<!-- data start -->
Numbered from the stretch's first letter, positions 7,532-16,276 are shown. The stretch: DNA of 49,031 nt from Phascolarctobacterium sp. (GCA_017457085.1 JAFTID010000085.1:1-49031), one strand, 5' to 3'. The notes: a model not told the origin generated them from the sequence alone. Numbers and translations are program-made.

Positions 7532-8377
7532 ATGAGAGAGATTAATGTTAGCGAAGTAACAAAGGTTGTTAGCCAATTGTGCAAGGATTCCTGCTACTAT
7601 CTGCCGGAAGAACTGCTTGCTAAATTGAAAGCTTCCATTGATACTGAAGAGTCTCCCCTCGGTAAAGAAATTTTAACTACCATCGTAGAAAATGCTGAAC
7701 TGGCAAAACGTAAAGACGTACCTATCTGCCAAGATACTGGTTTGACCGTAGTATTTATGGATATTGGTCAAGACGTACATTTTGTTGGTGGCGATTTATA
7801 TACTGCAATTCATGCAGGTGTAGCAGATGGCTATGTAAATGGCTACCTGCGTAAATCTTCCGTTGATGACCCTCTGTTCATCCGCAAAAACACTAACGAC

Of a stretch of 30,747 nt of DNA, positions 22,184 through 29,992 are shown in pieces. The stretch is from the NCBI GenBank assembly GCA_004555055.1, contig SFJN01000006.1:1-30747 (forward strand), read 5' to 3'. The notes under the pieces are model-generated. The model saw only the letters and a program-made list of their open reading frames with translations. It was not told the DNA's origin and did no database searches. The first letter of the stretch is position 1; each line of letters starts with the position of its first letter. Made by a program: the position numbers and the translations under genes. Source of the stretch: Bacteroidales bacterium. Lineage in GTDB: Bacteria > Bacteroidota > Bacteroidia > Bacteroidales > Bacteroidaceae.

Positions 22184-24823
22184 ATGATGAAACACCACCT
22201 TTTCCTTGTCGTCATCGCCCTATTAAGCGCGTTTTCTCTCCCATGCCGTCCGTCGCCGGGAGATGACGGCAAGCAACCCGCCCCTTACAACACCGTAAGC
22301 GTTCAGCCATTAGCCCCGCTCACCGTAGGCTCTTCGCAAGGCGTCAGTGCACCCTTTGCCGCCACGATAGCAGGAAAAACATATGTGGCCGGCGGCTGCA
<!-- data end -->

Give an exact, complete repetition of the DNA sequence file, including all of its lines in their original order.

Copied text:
Numbered from the stretch's first letter, positions 7,532-16,276 are shown. The stretch: DNA of 49,031 nt from Phascolarctobacterium sp. (GCA_017457085.1 JAFTID010000085.1:1-49031), one strand, 5' to 3'. The notes: a model not told the origin generated them from the sequence alone. Numbers and translations are program-made.

Positions 7532-8377
7532 ATGAGAGAGATTAATGTTAGCGAAGTAACAAAGGTTGTTAGCCAATTGTGCAAGGATTCCTGCTACTAT
7601 CTGCCGGAAGAACTGCTTGCTAAATTGAAAGCTTCCATTGATACTGAAGAGTCTCCCCTCGGTAAAGAAATTTTAACTACCATCGTAGAAAATGCTGAAC
7701 TGGCAAAACGTAAAGACGTACCTATCTGCCAAGATACTGGTTTGACCGTAGTATTTATGGATATTGGTCAAGACGTACATTTTGTTGGTGGCGATTTATA
7801 TACTGCAATTCATGCAGGTGTAGCAGATGGCTATGTAAATGGCTACCTGCGTAAATCTTCCGTTGATGACCCTCTGTTCATCCGCAAAAACACTAACGAC

Of a stretch of 30,747 nt of DNA, positions 22,184 through 29,992 are shown in pieces. The stretch is from the NCBI GenBank assembly GCA_004555055.1, contig SFJN01000006.1:1-30747 (forward strand), read 5' to 3'. The notes under the pieces are model-generated. The model saw only the letters and a program-made list of their open reading frames with translations. It was not told the DNA's origin and did no database searches. The first letter of the stretch is position 1; each line of letters starts with the position of its first letter. Made by a program: the position numbers and the translations under genes. Source of the stretch: Bacteroidales bacterium. Lineage in GTDB: Bacteria > Bacteroidota > Bacteroidia > Bacteroidales > Bacteroidaceae.

Positions 22184-24823
22184 ATGATGAAACACCACCT
22201 TTTCCTTGTCGTCATCGCCCTATTAAGCGCGTTTTCTCTCCCATGCCGTCCGTCGCCGGGAGATGACGGCAAGCAACCCGCCCCTTACAACACCGTAAGC
22301 GTTCAGCCATTAGCCCCGCTCACCGTAGGCTCTTCGCAAGGCGTCAGTGCACCCTTTGCCGCCACGATAGCAGGAAAAACATATGTGGCCGGCGGCTGCA